TRANSCRIPT

Trip Coach: August 5, 2008

Joshua Berman, freelance writer, trip leader, and co-author of "Moon Handbooks Nicaragua," answered your questions on Nicaragua.

Joshua Berman: Hi everyone, I'm the co-author of Moon Nicaragua and Moon Living Abroad In Nicaragua, as well as co-webmaster of GoToNicaragua.com. I'd like to acknowledge my co-author, Randall Wood (therandymon.com), who lives in West Africa with his Nicaraguan wife and will not be joining us today. Randy and I have been exploring Nicaragua since 1998. These days, I visit Nicaragua a couple times a year, and I work as a freelance writer, editor, trip leader, and Spanish teacher, based in Boulder, Colorado, the rest of the year. For more on me, please visit joshuaberman.net

You can also always reach me and Randy at our website (above) where we field readers' questions daily—in case you forget to ask something today.

Also, I'm happy to announce that the new Third Edition or our book, Moon Nicaragua, is now available for pre-order—either through Amazon or direct from me (see my website for more).

Bueno, pues! (Alright then!) Let's begin.

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Bostston, Mass.: I am possibly going to Nicaragua for my honeymoon in October. I know that is the end of the rainy season, but how rainy is it in Granada at that time? Also, I want to do things that aren't as touristy. Off the beaten path. All my research turns up the same things: Leon, Masaya, Volcanoes, Cloud Forest, Granada, Isletas, etc....What are some other things to do that you can suggest besides these?

Joshua Berman: How about starting with something slightly traditional like a stone cottage at Selva Negra in Matagalpa, then go farther into the field from there, visiting coffee farms and driving through the gorgeous, green mountains? Or you can consider a week-long expedition down the Rio San Juan, that's really getting off the beaten path.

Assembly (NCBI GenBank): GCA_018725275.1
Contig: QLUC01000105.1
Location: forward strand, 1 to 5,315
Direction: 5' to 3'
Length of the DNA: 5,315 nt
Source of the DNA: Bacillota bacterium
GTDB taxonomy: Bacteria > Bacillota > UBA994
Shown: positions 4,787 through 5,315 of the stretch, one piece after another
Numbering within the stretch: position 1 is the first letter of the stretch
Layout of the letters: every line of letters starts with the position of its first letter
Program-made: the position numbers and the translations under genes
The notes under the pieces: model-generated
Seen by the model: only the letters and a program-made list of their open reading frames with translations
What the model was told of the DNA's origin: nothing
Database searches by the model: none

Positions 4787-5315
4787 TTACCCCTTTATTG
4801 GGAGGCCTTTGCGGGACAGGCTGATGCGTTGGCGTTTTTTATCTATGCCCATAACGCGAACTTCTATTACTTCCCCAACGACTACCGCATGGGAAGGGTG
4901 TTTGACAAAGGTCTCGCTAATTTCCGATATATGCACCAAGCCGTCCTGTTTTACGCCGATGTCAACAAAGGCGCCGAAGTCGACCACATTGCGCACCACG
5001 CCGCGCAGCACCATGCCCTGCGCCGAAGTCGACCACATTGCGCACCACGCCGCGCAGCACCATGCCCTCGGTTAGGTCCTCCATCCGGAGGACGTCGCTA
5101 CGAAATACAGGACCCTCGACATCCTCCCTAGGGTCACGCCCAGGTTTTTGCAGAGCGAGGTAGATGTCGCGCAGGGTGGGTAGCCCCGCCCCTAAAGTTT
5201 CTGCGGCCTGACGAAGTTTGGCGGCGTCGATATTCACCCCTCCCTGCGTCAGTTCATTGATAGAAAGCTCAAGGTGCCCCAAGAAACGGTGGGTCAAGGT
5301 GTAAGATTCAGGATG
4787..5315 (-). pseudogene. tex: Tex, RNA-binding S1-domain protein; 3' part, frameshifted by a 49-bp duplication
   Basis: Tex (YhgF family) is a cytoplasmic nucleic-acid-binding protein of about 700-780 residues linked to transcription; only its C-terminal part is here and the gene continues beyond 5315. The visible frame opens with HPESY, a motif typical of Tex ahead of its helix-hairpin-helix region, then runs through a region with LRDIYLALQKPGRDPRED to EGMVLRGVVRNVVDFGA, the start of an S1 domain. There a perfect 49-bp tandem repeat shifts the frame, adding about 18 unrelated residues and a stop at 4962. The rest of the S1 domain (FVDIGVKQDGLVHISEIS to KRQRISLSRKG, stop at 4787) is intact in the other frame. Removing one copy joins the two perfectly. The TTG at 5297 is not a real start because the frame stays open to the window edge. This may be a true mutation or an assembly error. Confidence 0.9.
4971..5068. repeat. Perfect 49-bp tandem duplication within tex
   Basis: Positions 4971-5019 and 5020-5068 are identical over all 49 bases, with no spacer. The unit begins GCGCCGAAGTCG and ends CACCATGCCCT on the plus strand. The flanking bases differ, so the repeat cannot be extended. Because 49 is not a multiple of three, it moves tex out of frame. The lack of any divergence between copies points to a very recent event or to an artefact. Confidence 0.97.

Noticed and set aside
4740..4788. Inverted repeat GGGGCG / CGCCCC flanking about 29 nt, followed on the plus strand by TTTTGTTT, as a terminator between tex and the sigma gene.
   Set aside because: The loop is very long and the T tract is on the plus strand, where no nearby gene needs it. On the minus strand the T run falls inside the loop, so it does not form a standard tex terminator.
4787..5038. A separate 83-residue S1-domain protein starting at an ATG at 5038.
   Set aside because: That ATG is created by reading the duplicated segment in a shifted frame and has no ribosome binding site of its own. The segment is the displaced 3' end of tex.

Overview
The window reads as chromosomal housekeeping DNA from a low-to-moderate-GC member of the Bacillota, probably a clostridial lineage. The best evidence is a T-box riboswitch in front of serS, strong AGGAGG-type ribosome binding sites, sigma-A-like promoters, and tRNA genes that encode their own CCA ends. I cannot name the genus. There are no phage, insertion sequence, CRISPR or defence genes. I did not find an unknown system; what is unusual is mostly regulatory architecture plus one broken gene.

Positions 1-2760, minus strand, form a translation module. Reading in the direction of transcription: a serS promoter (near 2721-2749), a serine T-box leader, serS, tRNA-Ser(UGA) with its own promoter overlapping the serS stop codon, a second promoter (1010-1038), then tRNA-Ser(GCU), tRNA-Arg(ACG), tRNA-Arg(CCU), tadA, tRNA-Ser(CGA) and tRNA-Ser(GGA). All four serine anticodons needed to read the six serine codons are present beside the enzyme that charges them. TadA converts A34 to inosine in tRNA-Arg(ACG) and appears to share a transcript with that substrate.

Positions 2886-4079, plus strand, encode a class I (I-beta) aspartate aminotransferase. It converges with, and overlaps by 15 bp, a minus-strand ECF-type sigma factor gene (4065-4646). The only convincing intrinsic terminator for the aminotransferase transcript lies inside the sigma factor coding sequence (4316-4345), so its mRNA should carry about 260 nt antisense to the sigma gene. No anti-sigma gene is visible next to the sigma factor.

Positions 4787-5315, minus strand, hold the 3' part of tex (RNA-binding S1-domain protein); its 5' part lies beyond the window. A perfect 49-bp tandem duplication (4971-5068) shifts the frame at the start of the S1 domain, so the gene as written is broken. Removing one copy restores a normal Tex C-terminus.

As for Granada (and the rest of Nicaragua) in October, you should definitely be prepared for rain—umbrella, lightweight rain jacket, flexible attitude—and then you'll be pleasantly surprised if the weather is nice. You may get lucky and get cool overcast days, or October can be very rainy. It is still hurricane season. The biggest storm to hit Nicaragua in its history (Hurricane Mitch, 1998) hit at the very end of October.

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Middlebury, Vt.: Hello! My fiance and I are leaving on our honeymoon to Nicaragua on August 16th through the 24th. We're spending 2 nights in Granada, 2 nights on Ometepe, and 4 nights at San Juan del Sur (and 1 night in Costa Rica before departing from Liberia). We already have a few things planned but my question is regarding Ometepe. We are not sure about transportation throughout the island, the ferry lands in the early evening and our hostel is on the other side of the island in Merida. What is the best way to get from one side of the island to the other? We're also thinking of renting mountain bikes to get around and sightsee—is this a good idea considering it's the wet season and may have too much mud for enjoyable biking?

Thanks,
Julie

Joshua Berman: Regarding transport on La Isla de Ometepe, the public buses run regularly and are quicker now that the road across the island is paved, but if you are getting in that late, I would definitely recommend arranging private transport from Moyogalpa to Merida. I'm sure you can do this through your hotel; if not, you can hire a driver and car there at the ferry as you get off.

Regarding the mountain bikes, you'll have to assess how muddy the roads are when you arrive. Late August can go either way with rain—sometimes you get a 2-week dry period during this time (called "la canicula" by farmers who use it to time their second planting). Sometimes, it rains right through August though.

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Saint Paul, Minn.: My Husband and I have a time share. We can exchange it to go anywhere in the RCI network. For the past 5 years we have gone to different places in Mexico. We are now ready to explore other countries but are not sure which we should choose and which are safe. We enjoy the beaches but also enjoy the different cultures and tend to go to the local markets. My husband loves to shop. Any ideas?

Joshua Berman: Sorry, I'm not familiar with the RCI network but I highly recommend a visit to Nicaragua regardless.

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Chicago, Ill.: What is the best way to get to the Caribbean coast (either Bluefields or Puerto Cabezas) from say Managua? I understand that in the past, flying was the only practical option, but can one drive or take a bus?

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